I’m Jessica. I’m new to the Hatch River Expeditions team, and I just completed my first ever trip white water rafting in the Grand Canyon. Now, I find myself in the unique position of being able to tell you not only what a trip can be like, but what it’s like traveling 188 miles down the Colorado River as the most famous canyon in the world rises up and changes around you for the very first time. Over the next few weeks, I’ll tell you exactly what my trip was like, rapid by rapid.

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HANCE

In the morning we hike. We trudge through the sand, ducking tree branches, like ducklings behind our trip leader JP. In flip flops, he makes his way up the talus slope’s rocky trail at a pace most of us can barely keep in tennis shoes. One of our youngest who forgot her water bottle squawks, birdlike, for her mother to slow down. Although we know her father is coming with water for them both, each adult near this young hiker offers her sips from their water bottles. It’s the beginning of our third day, and we’ve all become mother birds, keeping watchful eyes on the little ones.

We reach our destination, the Nankoweap Granaries, and marvel at the age of the structures we’re now in proximity to and the view down the deepening chasm we’re traveling. Our swamper, Zach, tells me this is his favorite view of the canyon. From here, you can see the Colorado River winding for miles, the layers of rock stacked on top of one another in a corridor unmatched for the awe it inspires.

Colorado River from Nankoweap Granaries

After the hike, we get to putting some river behind us. JP has tempted us with the prospect of swimming in the Little Colorado River if it’s clear, so we anxiously keep our eyes open for the confluence and what it will bring. The LCR is so unassuming, one could almost boat past it without realizing what they were looking at. They would know soon enough, though, as our group found out when the entire river started to look like coffee with too much cream—the color of not playing in the Little Colorado today. It’s here, Rachel explains, that some developers want to put a tram from the rim to the base of the canyon. Fewer than 1% of the canyon’s visitors see it from below the rim, so it’s easy to see why someone with the means would like to cash in on the opportunity. Our group agrees that the view would not have the same impact without the preceding journey to give it context.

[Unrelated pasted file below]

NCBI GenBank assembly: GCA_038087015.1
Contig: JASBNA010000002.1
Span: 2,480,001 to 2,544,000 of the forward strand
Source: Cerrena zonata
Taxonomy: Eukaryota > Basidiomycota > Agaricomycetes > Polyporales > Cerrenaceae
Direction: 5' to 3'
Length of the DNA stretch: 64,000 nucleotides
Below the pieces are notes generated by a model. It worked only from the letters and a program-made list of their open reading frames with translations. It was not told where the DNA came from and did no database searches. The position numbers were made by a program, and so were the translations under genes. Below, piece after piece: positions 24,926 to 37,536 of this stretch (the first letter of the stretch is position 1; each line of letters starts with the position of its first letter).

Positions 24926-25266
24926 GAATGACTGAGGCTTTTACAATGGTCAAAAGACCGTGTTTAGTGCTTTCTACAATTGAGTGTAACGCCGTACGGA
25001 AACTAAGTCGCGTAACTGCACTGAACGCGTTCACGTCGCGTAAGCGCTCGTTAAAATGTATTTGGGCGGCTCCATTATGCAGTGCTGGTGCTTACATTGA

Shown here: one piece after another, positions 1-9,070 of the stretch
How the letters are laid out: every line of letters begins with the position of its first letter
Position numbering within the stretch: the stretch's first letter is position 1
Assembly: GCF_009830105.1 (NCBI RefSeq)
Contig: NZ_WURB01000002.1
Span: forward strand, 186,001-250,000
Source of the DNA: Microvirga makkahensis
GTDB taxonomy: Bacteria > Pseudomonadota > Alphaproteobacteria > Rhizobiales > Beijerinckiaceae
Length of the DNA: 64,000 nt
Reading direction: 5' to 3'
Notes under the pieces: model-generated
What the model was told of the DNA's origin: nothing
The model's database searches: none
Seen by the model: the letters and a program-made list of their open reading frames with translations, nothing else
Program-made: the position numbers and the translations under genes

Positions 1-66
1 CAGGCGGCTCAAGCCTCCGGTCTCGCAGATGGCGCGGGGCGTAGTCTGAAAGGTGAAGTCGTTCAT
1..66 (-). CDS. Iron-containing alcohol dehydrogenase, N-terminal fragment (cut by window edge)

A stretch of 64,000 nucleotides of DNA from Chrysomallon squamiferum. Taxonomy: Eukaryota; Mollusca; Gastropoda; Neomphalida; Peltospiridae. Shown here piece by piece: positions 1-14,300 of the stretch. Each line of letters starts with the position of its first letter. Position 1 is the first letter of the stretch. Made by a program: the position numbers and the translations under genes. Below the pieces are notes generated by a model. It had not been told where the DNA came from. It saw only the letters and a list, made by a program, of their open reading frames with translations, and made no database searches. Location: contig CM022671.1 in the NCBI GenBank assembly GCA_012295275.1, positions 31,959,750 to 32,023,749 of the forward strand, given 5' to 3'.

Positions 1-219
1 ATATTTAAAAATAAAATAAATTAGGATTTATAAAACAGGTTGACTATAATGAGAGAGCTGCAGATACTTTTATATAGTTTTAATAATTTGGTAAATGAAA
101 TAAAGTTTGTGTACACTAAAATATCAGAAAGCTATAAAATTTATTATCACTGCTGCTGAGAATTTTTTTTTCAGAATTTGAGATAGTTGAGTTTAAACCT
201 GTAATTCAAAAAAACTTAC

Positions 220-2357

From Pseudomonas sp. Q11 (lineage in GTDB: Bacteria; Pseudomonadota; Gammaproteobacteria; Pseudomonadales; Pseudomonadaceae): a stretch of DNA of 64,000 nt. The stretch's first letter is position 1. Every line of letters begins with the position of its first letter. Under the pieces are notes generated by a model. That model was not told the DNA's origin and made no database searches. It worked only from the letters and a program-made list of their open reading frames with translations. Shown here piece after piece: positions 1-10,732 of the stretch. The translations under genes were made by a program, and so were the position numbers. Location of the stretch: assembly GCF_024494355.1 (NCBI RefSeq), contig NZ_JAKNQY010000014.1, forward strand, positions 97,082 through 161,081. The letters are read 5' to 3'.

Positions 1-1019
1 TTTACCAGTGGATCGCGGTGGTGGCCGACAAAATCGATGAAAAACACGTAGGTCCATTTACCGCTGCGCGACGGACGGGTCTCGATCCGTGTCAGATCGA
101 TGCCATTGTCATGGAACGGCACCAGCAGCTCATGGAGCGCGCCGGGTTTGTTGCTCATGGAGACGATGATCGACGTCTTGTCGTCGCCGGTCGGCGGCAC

With the Little Colorado a bust, we’ve a ways to go before our next opportunity for water play. In the meantime, we hit rapids—Tanner, Unkar, Nevills. After Hance Rapid, our largest thus far, the canyon walls change. Where we had been watching layers of marine sediment pass by now metamorphics appear. Dark, twisted Vishnu Schist rises up, permeated by the pink Zoroaster Granite that squeezed its semi-molten way into all the weak spots between. My first thought is that these rocks are beautiful and rich and I want nothing more to climb them. My second is to wonder about the person who named them, and why, in the southwestern United States, two Asian religious figures fight for dominance in the middle of a canyon.

Before the day is through, I get my wish to climb. Our last big excursion takes us over a ridge of schist and up the trickling Clear Creek bed to waterfalls that our group likens to back massagers. Refreshed, we find a home for the night just upstream from Phantom Ranch. The guitars one of our guests brought special are pulled from their cases, and our night closes with music rising up between the canyon walls.

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Did you take your first Grand Canyon rafting trip with Hatch? How about your latest? Your best? Tell us about it.

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Rapid by Rapid: A Hatch staffer’s first experience with white water rafting in the Grand Canyon (Part 3 – Hance) was last modified: August 17th, 2015 by Jessica Clark

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